Sentiment on own-company prospects plunged far deeper into negative territory compared to the first quarter, when the severity of the COVID-19 pandemic was only just beginning to become apparent. In the second quarter, precisely two-thirds of survey participants reported a pessimistic outlook for finances against 11.5% that expected an improvement, taking the net balance to -55.1%. The result represented the most severe degree of negativity since the fourth quarter of 2008 when the net balance measured -57.7%.

Reporting on industry-wide prospects, firms were also more pessimistic in the second quarter. In the latest survey period, 72.4% of businesses were pessimistic on financial prospects compared to just 6.4% that were optimistic. As a result, a net balance of exactly -66% of firms were downbeat, eclipsing the recent low of -42.0% registered in Q1. The latest reading pointed to the most negative outlook since the final months of 2008, at the nadir of the global financial crisis, when the net balance stood lower at -71.1%.

Following the global coronavirus outbreak and resulting lockdown measures, Bellwether author IHS Markit anticipates steep contractions in several key economic indicators during 2020. With many businesses temporarily closed throughout the majority of the second quarter, IHS Markit is expecting a -11.9% decline in GDP for the year as a whole. This forecast assumes that the gradual easing of UK lockdown measures continues over the coming months, allowing an increasing number of businesses to fully reopen and begin to claw back some of the lost revenue from the months of March, April and May.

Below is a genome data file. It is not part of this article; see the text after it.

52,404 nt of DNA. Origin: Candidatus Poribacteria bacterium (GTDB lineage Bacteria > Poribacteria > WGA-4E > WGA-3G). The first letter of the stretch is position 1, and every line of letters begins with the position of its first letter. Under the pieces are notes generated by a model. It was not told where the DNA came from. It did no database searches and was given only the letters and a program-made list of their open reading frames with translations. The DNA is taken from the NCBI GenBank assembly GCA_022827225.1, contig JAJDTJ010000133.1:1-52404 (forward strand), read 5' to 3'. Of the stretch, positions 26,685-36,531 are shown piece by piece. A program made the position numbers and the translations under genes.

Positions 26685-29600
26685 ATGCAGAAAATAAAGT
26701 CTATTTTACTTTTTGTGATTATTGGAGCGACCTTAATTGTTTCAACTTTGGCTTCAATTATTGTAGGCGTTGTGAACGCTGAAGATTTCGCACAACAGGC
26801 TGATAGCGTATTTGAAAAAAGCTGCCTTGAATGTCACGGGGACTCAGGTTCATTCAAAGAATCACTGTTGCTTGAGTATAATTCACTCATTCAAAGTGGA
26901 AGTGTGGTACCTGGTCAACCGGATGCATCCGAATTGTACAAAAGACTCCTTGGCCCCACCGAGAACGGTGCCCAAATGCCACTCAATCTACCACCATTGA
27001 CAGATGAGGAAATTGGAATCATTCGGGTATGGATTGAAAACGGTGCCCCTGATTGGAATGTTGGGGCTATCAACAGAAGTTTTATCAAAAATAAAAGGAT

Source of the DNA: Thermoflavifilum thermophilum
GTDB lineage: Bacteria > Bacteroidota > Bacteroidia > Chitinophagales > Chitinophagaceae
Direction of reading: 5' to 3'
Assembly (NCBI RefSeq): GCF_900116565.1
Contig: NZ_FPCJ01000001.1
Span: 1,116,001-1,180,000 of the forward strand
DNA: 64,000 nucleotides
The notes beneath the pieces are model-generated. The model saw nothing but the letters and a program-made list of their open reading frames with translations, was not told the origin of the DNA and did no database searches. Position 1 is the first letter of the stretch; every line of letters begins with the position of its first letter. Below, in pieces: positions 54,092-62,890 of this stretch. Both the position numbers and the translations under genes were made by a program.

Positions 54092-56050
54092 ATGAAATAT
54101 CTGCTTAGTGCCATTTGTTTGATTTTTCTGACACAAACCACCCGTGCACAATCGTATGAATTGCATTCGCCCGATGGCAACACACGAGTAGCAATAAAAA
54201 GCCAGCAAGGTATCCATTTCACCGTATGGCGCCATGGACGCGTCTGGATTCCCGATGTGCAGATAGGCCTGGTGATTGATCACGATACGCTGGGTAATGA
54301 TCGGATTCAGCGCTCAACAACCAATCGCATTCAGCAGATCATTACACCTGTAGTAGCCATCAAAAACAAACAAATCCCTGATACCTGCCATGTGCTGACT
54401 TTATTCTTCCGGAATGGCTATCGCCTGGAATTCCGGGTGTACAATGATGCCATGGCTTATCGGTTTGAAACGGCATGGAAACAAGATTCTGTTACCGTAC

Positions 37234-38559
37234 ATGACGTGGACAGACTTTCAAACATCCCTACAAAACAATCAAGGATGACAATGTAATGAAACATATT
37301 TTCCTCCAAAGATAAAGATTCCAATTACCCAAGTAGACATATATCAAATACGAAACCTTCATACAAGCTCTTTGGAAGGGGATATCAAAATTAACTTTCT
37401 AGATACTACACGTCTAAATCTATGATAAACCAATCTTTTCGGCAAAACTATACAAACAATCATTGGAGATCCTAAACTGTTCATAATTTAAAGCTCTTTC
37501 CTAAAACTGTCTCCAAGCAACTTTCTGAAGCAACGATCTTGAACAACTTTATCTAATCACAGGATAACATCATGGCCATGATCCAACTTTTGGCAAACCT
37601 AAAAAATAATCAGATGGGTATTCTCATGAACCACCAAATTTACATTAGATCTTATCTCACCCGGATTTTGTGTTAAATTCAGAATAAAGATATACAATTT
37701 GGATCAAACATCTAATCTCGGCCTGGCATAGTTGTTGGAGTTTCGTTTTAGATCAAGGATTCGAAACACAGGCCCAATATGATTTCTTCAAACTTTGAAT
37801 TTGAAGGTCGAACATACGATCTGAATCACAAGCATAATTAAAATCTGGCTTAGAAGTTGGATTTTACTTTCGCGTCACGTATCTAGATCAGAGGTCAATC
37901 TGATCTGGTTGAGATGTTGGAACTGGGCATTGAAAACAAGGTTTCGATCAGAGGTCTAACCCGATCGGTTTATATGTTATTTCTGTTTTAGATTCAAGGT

Given the current economic climate, the Bellwether model points to a -11.3% reduction in adspend during 2020. However, this figure is heavily dependent on most sectors in the UK economy remaining open for the rest of the year, with a second wave of coronavirus infections a significant downside risk.

Looking forward, IHS Markit anticipates a robust recovery in macroeconomic conditions during 2021 as businesses move closer to operating at full capacity. This would translate into a predicted +4.9% expansion in GDP and implied adspend growth of +6.0%. Beyond that, it expects the economy to achieve above-average growth during a further recovery phase, before stabilising near long-run rates in 2024 and 2025.